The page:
external to the organization. It cannot be too strongly stressed that international civil
servants are not, in any sense, representatives of Governments or other entities, nor are
they proponents of their policies.

That's the theory. In practice, that line has not always been respected. Nor is it always easy to do so even when intentions are good. Imagine, for example, the situation of David Lipton, who recently became the number two official at the IMF. In moving the few blocks from the White House (where Lipton served as a special assistant to the president), Lipton was being asked to work on many of the same issues but to switch his allegiances from the U.S. government to the Fund almost overnight. His boss, Christine Lagarde, had to make the same rapid transformation from national official to international civil servant.

For those accustomed to moving in and out of government in open societies (and perhaps particularly for lawyers used to representing different clients), this psychological transition is feasible. My sense is that governments in liberal democracies usually try to respect the independence of international officials. But the historical record shows that authoritarian governments have a hard time wrapping their mind around the concept of independent international civil servants. It was an open secret, for example, that Soviet officials working for the United Nations reported directly to and took orders from Moscow. Other senior UN officials knew it and devised work-arounds when necessary.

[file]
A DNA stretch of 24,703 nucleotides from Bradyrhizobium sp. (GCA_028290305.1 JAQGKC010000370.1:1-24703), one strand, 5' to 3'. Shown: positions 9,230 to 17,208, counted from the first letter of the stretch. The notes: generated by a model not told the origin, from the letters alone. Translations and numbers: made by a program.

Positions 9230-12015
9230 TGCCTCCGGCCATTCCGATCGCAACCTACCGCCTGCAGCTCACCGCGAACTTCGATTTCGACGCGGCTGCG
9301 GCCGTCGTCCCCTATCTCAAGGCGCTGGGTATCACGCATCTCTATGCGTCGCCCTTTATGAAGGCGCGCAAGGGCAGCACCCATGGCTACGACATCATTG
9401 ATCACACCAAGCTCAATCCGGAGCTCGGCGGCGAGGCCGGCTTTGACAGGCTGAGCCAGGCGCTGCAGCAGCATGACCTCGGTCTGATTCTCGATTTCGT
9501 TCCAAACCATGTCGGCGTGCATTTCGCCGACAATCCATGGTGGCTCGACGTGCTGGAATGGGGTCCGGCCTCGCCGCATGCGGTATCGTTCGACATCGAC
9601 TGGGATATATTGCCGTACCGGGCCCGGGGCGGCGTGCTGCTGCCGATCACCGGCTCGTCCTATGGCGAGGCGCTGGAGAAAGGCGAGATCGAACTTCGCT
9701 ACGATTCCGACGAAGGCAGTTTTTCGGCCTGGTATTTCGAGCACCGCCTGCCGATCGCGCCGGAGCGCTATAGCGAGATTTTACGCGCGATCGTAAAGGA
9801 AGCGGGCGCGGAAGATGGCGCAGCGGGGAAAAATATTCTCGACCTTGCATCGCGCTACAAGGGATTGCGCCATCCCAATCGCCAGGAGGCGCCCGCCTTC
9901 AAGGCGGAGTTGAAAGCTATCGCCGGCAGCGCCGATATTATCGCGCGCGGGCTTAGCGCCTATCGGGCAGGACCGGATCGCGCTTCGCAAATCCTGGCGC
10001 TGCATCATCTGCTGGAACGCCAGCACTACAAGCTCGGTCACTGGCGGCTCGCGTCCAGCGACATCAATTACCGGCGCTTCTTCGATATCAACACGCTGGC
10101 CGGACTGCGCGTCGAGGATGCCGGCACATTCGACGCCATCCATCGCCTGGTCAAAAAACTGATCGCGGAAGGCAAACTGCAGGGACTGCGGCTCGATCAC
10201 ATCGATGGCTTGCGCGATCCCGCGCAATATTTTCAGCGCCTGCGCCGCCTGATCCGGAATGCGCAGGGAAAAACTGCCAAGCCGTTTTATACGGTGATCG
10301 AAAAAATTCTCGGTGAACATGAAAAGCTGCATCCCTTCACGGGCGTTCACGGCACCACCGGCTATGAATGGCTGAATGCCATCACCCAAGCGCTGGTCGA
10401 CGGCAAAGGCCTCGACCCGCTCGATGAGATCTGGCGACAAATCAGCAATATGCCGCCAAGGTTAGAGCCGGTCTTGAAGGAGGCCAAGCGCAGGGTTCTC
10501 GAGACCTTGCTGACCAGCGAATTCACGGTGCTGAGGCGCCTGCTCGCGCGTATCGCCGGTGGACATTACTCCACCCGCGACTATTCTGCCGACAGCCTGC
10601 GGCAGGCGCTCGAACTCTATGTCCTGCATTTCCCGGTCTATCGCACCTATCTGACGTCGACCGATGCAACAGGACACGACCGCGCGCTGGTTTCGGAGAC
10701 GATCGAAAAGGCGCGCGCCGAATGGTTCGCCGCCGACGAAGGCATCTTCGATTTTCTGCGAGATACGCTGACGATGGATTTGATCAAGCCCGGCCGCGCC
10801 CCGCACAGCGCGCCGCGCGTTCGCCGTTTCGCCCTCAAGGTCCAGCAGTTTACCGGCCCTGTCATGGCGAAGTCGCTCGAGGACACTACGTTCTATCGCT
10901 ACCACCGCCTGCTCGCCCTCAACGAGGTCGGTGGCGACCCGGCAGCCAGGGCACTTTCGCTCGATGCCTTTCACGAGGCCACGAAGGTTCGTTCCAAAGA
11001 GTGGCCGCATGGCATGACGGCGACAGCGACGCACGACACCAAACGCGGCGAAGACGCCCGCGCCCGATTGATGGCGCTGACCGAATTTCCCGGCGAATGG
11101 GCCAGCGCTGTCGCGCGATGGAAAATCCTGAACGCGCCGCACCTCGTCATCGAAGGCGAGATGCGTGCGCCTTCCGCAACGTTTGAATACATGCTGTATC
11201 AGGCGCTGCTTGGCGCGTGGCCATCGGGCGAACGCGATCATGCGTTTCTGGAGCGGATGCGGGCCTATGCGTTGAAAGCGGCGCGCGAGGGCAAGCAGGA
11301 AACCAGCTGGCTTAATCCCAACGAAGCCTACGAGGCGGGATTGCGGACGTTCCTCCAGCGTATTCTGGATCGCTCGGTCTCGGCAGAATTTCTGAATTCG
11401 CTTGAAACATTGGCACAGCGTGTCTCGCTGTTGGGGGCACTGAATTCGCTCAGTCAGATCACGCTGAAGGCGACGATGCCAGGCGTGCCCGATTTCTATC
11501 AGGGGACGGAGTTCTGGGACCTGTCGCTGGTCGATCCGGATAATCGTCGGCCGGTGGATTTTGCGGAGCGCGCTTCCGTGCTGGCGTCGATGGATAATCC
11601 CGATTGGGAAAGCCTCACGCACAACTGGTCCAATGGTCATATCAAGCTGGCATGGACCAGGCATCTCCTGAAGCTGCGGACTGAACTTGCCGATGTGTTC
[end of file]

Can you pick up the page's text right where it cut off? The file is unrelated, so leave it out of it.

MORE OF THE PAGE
I'd imagine that the current situation with Chinese officials at international organizations is much more nuanced than that. But how much more? 

More: The always insightful Bruce Jones sends along this comment:

UN officials stress their independence from their original member state, and for good reason. But in some contexts, including the IMF, a vital qualification of senior staff is their ability to pull their ‘home’ government along with multilateral decisions. Take David Lipton, the number two man at the IMF. For the first two and a half years of the Obama Administration, he was Mike Froman’s right hand man in navigating the global financial crisis, and a key advisor to Obama. They know and trust him; and this is a huge asset for the IMF. So the question is less whether the senior Chinese officials at the IMF are independent of Beijing; it’s are they plugged in enough to pull Beijing along in key IMF strategies.